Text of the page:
Integrated management and leadership courses emphasize the concepts and skills required of the successful young officer, manager and leader. The first course includes applied written and oral communication techniques, coordination, and history of management theory, analytic methods of decisionmaking, strategic and tactical planning, various leadership theories and followership. The second course stresses organizing, staffing, controlling, counseling, human motivation and group dynamics, ethics, managerial power and politics, managing change, career development, and performance appraisal. Actual Air Force case studies are used to enhance the learning process.
This first course will examine the American national security policy by analysis of the evolution of the American defense strategy and policy. Topics include methods for managing conflict, international terrorism, alliances and regional security, an analysis of arms control and the threat of war, and the formulation of American defense policy and strategy, Air Force doctrine, and civilian control of the military. (Requires approval of the Aerospace Studies Department-Air Force ROTC) Strictly for ROTC students. The second course will examine the sociology aspects of officership and the military criminal justice system. Topics of interest focus on the military as a profession, officership, air force core values, and a comparison of the military/civilian justice system.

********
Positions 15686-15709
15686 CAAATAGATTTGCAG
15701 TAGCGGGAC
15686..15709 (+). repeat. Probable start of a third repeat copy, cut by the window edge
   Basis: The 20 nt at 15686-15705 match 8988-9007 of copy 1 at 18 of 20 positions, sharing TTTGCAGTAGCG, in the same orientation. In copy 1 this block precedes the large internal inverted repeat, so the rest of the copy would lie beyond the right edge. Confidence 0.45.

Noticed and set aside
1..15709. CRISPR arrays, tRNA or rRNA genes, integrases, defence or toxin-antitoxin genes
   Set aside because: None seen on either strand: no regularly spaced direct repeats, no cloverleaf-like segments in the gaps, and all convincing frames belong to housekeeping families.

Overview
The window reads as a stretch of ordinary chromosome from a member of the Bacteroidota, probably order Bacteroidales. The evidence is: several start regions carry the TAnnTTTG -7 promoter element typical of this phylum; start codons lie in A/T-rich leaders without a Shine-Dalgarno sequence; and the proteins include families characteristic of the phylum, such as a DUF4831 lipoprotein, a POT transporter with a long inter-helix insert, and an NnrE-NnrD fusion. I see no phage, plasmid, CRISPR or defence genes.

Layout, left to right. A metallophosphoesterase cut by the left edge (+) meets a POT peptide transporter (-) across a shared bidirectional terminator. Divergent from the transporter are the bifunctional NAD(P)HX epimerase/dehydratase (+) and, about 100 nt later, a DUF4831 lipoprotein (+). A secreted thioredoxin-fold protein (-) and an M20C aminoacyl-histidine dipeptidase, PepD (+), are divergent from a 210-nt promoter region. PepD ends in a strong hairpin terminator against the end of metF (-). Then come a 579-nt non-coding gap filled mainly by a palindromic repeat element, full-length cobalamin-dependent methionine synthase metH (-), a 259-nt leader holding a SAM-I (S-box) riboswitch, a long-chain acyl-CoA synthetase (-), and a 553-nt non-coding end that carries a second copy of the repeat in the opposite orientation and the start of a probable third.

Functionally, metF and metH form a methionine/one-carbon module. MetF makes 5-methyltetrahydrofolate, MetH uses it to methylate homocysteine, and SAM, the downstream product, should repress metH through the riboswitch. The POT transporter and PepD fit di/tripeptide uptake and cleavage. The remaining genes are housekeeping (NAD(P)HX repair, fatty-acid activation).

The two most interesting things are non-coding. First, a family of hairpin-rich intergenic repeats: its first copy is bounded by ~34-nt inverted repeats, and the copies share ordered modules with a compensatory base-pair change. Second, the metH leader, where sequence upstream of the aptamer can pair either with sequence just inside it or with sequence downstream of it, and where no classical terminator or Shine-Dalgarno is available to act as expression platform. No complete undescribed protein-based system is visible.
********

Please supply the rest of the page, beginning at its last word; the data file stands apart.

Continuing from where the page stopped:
Detachment 538 was founded in 1989, having previously been Detachment 535B. In 2010, Detachment 538 won the Air Force Reserve Officer Training Corps Northeast Region High Flight Award for medium-size detachments. This award is given to the highest performing detachment in each of the different areas and size categories of the Air Force Reserve Officer Training Corps.